Flexi-work must match staff and business needs


Flexi-work must match staff and business needs

Employers should ensure the needs of the business are matched with the needs of employees if they want to make flexible working a success, according to the Chartered Institute of Personnel and Development.

The CIPD said flexible working creates problems if the employers offering it fail to bring the interests of their business and their employees together.

A new publication from the CIPD, called Flexible Working, shows how flexible working has been successfully introduced by  employers. When implemented successfully, it can give firms access to a wider range of potential employees. These people can help the business find new ways of making money, the CIPD said.

Stephen Ellis, co-author of Flexible Working, said, "The introduction of flexible working can help attract underused groups, such as parents and students, allowing organisations to compete in the war for talent."

Earlier this year a CIPD survey of 585 of the organisation's members showed that the proportion of employees using flexible working was far smaller than the proportion of employers that were prepared to offer it. Just 26% of employees took up flexible working even though 84% of employers viewed it positively.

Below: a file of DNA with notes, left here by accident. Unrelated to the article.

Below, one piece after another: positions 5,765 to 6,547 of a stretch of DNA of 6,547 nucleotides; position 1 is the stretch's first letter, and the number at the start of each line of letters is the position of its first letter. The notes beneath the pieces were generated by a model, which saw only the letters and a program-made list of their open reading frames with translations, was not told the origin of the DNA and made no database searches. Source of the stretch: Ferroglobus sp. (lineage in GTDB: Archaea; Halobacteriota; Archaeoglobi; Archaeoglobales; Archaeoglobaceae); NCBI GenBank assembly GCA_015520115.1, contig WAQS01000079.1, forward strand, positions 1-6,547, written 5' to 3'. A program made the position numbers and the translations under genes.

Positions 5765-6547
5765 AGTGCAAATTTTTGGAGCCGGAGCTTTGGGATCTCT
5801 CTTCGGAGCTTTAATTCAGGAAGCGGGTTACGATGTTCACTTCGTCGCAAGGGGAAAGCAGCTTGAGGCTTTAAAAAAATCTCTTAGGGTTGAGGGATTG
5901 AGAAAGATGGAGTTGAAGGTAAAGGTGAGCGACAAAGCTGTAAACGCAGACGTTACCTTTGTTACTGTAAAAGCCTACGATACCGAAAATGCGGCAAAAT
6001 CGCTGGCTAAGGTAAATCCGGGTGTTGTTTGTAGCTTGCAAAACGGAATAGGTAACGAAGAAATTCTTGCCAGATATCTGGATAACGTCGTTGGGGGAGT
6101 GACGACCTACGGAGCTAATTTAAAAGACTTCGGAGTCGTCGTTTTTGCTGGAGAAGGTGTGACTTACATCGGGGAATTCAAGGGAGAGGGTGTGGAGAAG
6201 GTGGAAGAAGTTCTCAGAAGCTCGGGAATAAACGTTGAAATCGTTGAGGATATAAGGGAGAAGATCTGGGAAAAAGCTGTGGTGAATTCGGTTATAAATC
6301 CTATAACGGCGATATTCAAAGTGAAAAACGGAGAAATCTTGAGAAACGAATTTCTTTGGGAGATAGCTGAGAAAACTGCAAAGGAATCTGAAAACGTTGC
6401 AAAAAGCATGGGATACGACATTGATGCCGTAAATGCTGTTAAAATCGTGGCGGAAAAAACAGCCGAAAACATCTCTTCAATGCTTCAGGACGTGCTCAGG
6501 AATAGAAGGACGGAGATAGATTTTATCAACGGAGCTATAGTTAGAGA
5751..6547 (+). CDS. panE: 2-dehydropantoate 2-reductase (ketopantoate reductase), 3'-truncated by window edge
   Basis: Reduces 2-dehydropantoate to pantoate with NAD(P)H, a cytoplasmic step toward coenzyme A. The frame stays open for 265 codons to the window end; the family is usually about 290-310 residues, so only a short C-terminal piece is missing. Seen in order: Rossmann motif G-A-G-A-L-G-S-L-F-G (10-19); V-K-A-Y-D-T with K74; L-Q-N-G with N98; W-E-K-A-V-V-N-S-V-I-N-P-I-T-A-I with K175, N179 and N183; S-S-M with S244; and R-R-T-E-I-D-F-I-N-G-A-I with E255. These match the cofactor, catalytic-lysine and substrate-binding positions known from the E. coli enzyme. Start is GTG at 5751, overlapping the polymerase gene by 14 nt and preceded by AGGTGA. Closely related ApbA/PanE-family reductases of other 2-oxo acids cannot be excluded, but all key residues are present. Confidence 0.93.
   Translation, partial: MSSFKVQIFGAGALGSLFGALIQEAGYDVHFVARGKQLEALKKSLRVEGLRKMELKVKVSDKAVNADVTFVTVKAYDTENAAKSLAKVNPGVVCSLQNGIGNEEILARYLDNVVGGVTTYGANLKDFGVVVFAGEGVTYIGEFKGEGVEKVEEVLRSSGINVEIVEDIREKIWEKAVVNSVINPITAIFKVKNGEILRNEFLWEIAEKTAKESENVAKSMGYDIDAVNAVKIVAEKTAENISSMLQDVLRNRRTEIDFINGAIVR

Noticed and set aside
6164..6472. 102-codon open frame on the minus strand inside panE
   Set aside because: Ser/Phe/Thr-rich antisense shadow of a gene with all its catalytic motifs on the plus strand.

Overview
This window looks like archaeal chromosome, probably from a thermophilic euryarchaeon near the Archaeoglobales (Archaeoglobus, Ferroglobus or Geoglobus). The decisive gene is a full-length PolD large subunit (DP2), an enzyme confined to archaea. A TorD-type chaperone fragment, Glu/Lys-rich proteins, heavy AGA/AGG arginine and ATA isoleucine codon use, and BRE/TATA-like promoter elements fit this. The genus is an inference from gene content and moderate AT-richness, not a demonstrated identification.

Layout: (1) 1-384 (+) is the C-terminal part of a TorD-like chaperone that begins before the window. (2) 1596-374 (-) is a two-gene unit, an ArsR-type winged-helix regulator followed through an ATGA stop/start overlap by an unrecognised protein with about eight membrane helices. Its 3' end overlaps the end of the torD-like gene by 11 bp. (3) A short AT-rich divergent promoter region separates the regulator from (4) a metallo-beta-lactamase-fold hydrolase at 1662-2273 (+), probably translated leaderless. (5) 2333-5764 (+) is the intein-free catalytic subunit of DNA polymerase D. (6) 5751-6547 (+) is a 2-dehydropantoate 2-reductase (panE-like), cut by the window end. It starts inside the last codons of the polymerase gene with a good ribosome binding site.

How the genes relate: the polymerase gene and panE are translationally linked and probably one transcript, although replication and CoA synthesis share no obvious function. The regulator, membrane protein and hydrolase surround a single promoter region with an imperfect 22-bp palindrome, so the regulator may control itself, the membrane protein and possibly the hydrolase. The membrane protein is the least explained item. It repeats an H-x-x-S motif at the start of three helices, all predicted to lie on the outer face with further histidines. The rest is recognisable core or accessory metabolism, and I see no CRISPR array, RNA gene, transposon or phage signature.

Rebecca Clake, CIPD organisation and resourcing adviser, said, "Flexible working practices can be advantageous to both organisations and employees. They give people more control over when and where they work and this appears to mean more focused and motivated employees."

Email Alerts

Register now to receive ComputerWeekly.com IT-related news, guides and more, delivered to your inbox.
By submitting your personal information, you agree to receive emails regarding relevant products and special offers from TechTarget and its partners. You also agree that your personal information may be transferred and processed in the United States, and that you have read and agree to the Terms of Use and the Privacy Policy.

This was first published in August 2005


COMMENTS powered by Disqus  //  Commenting policy